A photograph by Maddy Watson of cash money sticking out from under a mattress

The Problem with Cash

Photography by Maddy Watson

Do you ever wonder why pirates hid their booty in treasure chests, buried deep underground? Or why people in many countries still stuff their money into their mattress at night? As a bank robber in the cult Australian classic Getting Squareput it, “I don’t trust banks. People keep robbing em.”

As much as we joke about the idea now, for the majority of history, leaving your money in a bank was as risky as betting on the horses, or investing in Enron, or crossing the Clintons. Banks had a nasty tendency for going bankrupt and disappearing with your life savings. These were individual institutions that printed their own money, had no government safety net and had nothing resembling insurance to back them up. Basically, they were even worse than the big banks are  now. This was a big issue. When people bury treasure or hide their cash, money isn’t being invested in the economy. With no investment, there’s very little growth. Hence, the Dark Ages. No one is using their life savings to invent a new form of blacksmithing or to try out that new-fangled ‘steam power’ that seems to be all the rage with the youngsters. Instead, the money is in mattresses, rotting away and giving princesses a crappy night’s sleep.

But with government backing, bank-to-bank lending and Central Banks, suddenly it became safer to stick your hard-earned coins in the vault with everyone else. Growth explodes. Hooray, the day is saved, bring on the industrial revolution and black lung! But then there comes a new problem: inflation. Look, I know I’m not the history channel, but bear with me. Inflation has been around ever since cavemen started stockpiling carvings of big boobied ladies and painting cows on the walls. However, for the most part, inflation was only really a problem when there was war or famine. For the rest of the time, a dollar one year was a dollar the next, and the next, and so on. But with central banking and a central currency came a consistent inflation that, over the last 100 years, has averaged two percent. So now we had a safe place to store money, but that money was losing value over time.

But Lachlan, you audacious Adonis you, what about savings accounts? Don’t you get paid by the bank for that, effectively combating inflation?

I was getting to that, sudden second voice in my script. Your bank uses your money to lend out and make a profit, which is why you get paid. But when the banks can’t find anymore sheep to fleece – I mean, businesses and first-time house buyers to lend to, they lend between themselves. This is set at the Central Banks set funds rate. This all might sound confusing, but to bankers, these are the sweet, honeyed words of a poet. This system meant that everyone not only had a reason to use banks, but were now pretty much forced to. If you didn’t, you would lose money every year from inflation. Buried treasure was no longer a valid retirement plan. Banks were.

Now, you may have noticed during the recent crisis that the Central Banks around the world have been dropping their interest rates to nearly zero percent . Okay, you probably weren’t paying attention, but you did notice that your bank has reduced the amount of money they’re paying you down to roughly the square root of a fart in the wind. Those two things are connected. I can’t go into detail in this article but the reasoning behind this is to help stimulate the economy and save us all from the dreaded bat cough. But things still suck and Central Banks have already hit zero percent. What can they do now? One suggestion is to introduce negative interest rates. Again, I’ll explain why in another article, but if they do this, banks would be forced to charge negative interest rates to people keeping money in banks. In other words, they’d charge you a fee for you storing money with them. Thanks to the circular genius of the financial system, we are back to buried treasure and money in mattresses. This means, if you go back and read from word 84, taking your money out of the system, while good for you personally, would stuff the economy even further.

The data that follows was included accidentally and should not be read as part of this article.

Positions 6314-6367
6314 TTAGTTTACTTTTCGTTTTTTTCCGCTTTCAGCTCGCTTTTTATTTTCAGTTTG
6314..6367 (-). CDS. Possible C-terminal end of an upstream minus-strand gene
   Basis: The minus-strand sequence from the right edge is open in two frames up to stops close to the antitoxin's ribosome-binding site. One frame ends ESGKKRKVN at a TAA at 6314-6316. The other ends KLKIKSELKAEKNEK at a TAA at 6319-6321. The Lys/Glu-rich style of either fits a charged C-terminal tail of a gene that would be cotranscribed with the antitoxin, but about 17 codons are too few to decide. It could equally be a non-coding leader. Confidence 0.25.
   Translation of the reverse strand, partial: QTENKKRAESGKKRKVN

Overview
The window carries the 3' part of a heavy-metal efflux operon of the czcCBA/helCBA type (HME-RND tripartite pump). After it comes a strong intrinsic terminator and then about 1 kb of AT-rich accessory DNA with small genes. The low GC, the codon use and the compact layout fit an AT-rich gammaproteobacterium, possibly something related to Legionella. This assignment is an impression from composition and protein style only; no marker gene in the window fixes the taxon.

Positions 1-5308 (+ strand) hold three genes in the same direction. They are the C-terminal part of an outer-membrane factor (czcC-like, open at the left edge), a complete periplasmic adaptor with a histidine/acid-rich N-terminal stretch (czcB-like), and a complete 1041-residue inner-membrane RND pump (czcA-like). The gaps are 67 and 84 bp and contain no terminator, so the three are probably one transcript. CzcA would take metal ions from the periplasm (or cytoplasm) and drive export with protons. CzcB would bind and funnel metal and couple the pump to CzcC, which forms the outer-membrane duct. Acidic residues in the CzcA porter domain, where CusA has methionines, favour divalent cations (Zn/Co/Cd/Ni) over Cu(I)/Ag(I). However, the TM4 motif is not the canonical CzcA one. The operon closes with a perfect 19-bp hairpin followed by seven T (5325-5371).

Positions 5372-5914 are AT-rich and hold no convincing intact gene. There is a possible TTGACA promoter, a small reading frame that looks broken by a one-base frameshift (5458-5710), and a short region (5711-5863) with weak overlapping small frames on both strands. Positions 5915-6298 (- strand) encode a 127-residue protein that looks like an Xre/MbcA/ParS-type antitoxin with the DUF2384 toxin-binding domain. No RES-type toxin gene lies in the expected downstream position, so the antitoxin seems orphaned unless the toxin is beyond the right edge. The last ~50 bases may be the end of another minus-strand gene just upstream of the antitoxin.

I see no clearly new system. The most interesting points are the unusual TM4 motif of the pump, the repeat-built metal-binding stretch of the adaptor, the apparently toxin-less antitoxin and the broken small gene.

So, most Central Banks feel they can’t lower their rates below zero percent. Physical cash money prevents most economies from lowering their rates below 0%, because otherwise, everyone will just take their money out in cash. 

Side note: It’s interesting to notice that, as interest rates started nearing zero percent, Australia and a number of other countries began preventing the withdrawal of more than $10,000 in cash on any given day. Their argument was that it’s to prevent cash being used in the black market.  You are going to hear that defence brought up a lot in the next few years.

Anyway, this zero percent problem is known as the Zero Lower Bound and many economists argue that we need to get past it to help the economy. One option would be to move away from physical money, perhaps by introducing some kind of Digital Money. Maybe the central banks could control it. Then it would be some kind of Central Bank Digital Currency (CBDC). Would you look at that? Every central bank and their dog are in talks to introduce a digital currency, with some nations like China already implementing them. So, how do you charge people for keeping their money in a bank without them just withdrawing it all? Make it digital and make it impossible to get physical cash. Then you have to keep your money in a bank.

CBDC’s are the great solution, at least in the eyes of the bankers. You aren’t going to find gold buried on your local beach anytime soon, but the time of piracy is far from over.

 

 

 

 

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